SAVANNAH, Ga. (WSAV) – In hot and humid conditions, body heat can build to dangerous levels. Heat is one of the leading weather-related killers in the United States.

Heat can be very taxing on the body, and heat-related illnesses can happen with even a short period of exposure.

Everyone is vulnerable to heat, but some more so than others, including young children and infants.

Heatstroke can occur if the core body temperature rises to 104 degrees or higher. Once the body core temperature is up to 107, that is considered lethal. A child’s body heats up three to five times faster than an adult’s.


It’s Heat Safety Week. Each day Storm Team 3 is covering a different topic to help you prepare for the hotter months of the Coastal Empire and Lowcountry.

When it comes to children, it’s not just about everyday exposure to heat and humidity. It’s also about pediatric vehicular heatstroke.

According to the National Weather Service, on average, one child dies from heatstroke nearly every 10 days in the U.S. from being left in a car or crawling into an unlocked vehicle.


A reported 29 children died in hot cars in 2022. Deaths are often reported as early as April and tragedies continue into December in southern states. So it doesn’t have to be “hot” outside for tragedy to strike.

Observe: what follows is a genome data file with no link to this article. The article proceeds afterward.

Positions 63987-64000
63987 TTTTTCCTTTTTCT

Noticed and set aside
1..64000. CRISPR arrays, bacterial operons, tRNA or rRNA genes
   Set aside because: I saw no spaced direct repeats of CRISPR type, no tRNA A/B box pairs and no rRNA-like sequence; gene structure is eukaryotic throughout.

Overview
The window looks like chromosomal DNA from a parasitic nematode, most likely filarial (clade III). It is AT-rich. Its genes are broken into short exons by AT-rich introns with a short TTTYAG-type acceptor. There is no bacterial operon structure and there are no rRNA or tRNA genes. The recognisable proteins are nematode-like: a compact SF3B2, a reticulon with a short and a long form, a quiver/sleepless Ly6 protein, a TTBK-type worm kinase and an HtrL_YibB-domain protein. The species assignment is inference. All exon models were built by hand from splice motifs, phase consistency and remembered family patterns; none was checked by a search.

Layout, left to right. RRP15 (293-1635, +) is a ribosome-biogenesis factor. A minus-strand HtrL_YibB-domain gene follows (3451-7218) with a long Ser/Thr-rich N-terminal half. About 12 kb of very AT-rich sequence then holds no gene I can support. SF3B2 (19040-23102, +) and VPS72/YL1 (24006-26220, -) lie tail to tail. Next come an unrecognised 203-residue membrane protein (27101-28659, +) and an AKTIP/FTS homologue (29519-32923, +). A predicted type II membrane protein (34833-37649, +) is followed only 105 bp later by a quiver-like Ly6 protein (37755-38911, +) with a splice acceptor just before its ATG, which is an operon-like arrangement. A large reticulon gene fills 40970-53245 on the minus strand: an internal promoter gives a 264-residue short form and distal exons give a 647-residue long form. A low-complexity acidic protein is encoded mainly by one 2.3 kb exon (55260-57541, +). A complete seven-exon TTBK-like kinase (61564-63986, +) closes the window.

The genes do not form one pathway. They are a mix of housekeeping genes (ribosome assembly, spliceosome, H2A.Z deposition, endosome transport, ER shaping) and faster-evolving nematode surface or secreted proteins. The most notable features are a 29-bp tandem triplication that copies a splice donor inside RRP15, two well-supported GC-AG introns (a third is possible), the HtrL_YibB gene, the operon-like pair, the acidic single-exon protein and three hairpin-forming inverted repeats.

According to, more than 1,000 children have died in hot vehicles since 1990.

Many politicians are now pushing for action.

A law passed in 2021 requires the U.S. Department of Transportation to require new vehicles to have a system that alerts drivers to check their backseats for children when the car is turned off. That rule must be finalized by November.

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Some, however, say this isn’t enough.

Many are pushing for technology to be used instead that can detect the presence of a child left in a rear-facing car seat and alert the driver.

So far, 21 automakers, including Ford and General Motors, Toyota and Volkswagen, have made commitments to implement rear seat reminder systems by the 2025 model year.

In previous articles, Storm Team 3 has covered the difference between heat exhaustion and heat stroke. We’ve also covered what to do if you are suffering from a heat illness.

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But here are some ways to teach your kids to prevent heat illness.

  1. Teach kids to always drink plenty of liquids before and during any activity in hot, sunny weather – or warm weather.
  2. Remind kids to look for shaded areas and rest often while outside.
  3. Wear sunscreen and hats to avoid getting a sunburn.
  4. Don’t let kids do intense activities outdoors during the hottest hours of the day.
  5. Teach kids to come indoors right away if they feel overheated.
  6. Do NOT leave kids alone in a parked car.